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The game is for two players, and each has a different aim; one is attacking and besieging, the other is defending and escaping.


Hnefatafl was a popular game in medieval Scandinavia and was mentioned in several of the Norse Sagas. Some of these saga references have contributed to controversy over the possible use of dice in playing hnefatafl. The rules of the game were never explicitly recorded, and only playing pieces and fragmentary boards have been found, so it is not known for sure how the game was played. If dice were in fact used, nothing has been recorded about how they were used. Archaeological and literary sources indicate Hnefatafl may have been played on a 13×13 or an 11×11 board. It became a popular game in Northern Europe during the Viking era (end of the 8th Century to 1000 CE. When chess became a popular game during the Middle Ages, the rules of Hnefatafl were forgotten. Hnefatafl was particularly popular in Nordic countries and followed the Viking civilization to other parts of Europe, primarily to the British Isles and the Viking country of Gardarike. The game developed differently at different locations. Archaeologists have found editions in places such as Ireland and Ukraine. It was last recorded to have been played in Wales during 1587 and Lapland in 1723.

Several sets were found in Bjorko, on the island of Birka in Sweden. These include a set of twenty-seven gaming pieces of lathe-turned bone with an iron mounted wooden gaming board in grave 624. The pieces are spherical with flat bases, and the bases contain the remains of iron pegs, used to insert the pieces into the holes of a peg-holed gaming board. The king is 3 cm high and capped with a bronze mount to distinguish him from the other pieces (2cm). Six of the pieces are smaller in size than the rest. Twenty-five bone or horn hemispherical pieces were found in Birka grave 886, a set of eight black with a white spiral pattern glass gaming pieces from grave 710 and a a set of twenty-five ninth century spherical gaming pieces with flat bases, made of glass, accompanied by a glass king piece in grave 750. The spherical pieces are 2.5 cm to 2.7 cm high, with eight of dark green glass and seventeen of light blue-green. The king is dark green, and is shaped with a conical body topped with a round head, the head being decorated with eyes, a nose and a crown.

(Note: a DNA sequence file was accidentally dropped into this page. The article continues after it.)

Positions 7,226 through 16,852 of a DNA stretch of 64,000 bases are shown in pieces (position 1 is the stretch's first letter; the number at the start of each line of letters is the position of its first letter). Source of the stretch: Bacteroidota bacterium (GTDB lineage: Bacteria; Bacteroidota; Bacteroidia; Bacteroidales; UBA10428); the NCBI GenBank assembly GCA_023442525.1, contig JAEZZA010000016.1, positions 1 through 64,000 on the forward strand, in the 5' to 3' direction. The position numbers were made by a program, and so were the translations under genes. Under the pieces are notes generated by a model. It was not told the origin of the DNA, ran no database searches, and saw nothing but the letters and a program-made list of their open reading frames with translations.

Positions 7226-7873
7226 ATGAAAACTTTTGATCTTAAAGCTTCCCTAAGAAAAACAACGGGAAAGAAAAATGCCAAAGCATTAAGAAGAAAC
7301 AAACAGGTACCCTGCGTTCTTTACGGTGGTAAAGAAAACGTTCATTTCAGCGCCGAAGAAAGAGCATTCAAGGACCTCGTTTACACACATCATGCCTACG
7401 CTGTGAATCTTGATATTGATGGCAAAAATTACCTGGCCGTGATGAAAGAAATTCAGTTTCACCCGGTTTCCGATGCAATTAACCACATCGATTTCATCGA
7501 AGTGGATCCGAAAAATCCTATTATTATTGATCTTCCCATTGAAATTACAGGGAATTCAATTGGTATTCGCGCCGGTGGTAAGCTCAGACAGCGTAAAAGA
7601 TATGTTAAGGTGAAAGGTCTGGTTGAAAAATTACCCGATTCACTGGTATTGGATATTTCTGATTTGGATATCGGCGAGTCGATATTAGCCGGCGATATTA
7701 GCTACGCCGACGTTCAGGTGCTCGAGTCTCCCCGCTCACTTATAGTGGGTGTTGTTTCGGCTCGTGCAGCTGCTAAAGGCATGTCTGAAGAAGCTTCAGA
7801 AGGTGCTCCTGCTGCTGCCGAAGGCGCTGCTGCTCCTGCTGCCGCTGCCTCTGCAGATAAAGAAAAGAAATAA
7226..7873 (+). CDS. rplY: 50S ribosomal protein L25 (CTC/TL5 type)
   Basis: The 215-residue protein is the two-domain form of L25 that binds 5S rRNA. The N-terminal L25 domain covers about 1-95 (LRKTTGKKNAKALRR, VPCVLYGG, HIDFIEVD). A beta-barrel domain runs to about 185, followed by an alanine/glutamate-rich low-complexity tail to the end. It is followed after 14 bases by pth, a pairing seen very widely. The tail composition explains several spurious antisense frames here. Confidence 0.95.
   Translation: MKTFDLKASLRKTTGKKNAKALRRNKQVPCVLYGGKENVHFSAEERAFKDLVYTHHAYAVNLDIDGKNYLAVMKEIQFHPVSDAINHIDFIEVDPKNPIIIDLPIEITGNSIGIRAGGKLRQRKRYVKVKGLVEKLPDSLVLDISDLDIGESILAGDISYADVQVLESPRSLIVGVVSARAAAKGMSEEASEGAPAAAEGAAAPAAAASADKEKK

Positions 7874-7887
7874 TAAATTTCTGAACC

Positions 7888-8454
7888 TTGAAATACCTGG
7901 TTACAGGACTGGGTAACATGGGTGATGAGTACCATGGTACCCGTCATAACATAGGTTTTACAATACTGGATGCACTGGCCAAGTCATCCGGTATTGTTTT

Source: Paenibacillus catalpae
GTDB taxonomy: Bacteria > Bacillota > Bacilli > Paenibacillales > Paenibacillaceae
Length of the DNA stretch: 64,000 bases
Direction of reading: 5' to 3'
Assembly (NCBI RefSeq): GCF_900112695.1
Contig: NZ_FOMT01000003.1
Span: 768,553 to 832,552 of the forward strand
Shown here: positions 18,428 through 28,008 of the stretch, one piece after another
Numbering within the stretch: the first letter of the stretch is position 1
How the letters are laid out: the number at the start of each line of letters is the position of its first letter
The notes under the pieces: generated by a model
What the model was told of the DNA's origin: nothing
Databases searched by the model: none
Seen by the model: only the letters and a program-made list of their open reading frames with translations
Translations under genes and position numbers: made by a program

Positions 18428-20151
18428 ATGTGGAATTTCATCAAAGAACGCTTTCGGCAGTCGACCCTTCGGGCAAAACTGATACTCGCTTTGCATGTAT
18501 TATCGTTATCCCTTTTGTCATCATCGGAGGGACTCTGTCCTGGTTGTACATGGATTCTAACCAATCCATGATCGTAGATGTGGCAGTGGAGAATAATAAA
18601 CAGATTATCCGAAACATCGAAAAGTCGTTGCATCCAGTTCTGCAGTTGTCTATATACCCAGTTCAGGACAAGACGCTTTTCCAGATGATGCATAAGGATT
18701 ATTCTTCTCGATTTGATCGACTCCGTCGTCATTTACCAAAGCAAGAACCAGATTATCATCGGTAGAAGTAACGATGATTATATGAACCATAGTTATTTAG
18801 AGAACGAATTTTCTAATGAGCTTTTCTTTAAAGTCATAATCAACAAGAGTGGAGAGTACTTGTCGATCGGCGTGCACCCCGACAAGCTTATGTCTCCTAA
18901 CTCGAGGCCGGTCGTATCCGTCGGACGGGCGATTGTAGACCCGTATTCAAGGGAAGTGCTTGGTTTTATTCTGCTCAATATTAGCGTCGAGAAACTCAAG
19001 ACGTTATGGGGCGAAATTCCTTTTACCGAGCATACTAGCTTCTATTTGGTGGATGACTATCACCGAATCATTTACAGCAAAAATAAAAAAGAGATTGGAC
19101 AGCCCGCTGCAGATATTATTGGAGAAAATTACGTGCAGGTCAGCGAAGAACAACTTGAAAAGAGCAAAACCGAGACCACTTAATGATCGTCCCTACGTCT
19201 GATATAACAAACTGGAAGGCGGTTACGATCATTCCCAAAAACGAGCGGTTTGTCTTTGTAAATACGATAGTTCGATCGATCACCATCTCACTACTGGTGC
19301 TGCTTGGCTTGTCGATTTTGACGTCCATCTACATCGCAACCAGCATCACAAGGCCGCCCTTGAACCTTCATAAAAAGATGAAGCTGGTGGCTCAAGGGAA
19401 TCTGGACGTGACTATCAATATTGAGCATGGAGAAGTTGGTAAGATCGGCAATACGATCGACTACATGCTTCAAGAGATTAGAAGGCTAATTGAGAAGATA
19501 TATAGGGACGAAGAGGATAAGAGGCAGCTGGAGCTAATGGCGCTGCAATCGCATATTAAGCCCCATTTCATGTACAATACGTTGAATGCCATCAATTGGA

The Birka sets

Birka hnefatafel.JPG

The Board


Set the pieces out with the attackers arranged in groups of 6 at each side of the board, making a total of 24 and the 12 defenders arranged around the king (crossed circle) in the centre of the board.

The dark pieces are the attackers; they move first. Their aim is to prevent the king escaping to one of the corner (crossed) squares, and to box him in on all four sides so that he cannot move at all. The aim of the light pieces is to avoid siege and manoeuvre the king to one of the corner squares.

All pieces move in the same way, along rows of squares in any direction, like the rook (or castle) in chess. They do not move diagonally. They may be moved as many spaces as are free but may not jump over other pieces. The central square is the king's square and no other pieces may occupy it, though they may pass over it.

Sandwiching one piece between two of the opponent’s captures pieces, however a piece moved deliberately between two of the opponent's pieces is not taken. The king cannot itself be taken in this way but may take part in taking other pieces. The king is taken if it is surrounded on all four sides.


Special situations

If the light pieces encircle the king and all the remaining dark pieces, they win; for although they may not be able to prevent movement inside the circle, they prevent the king from escaping and so achieved their aim.

Any piece except the king is taken if it is trapped against one of the corner squares.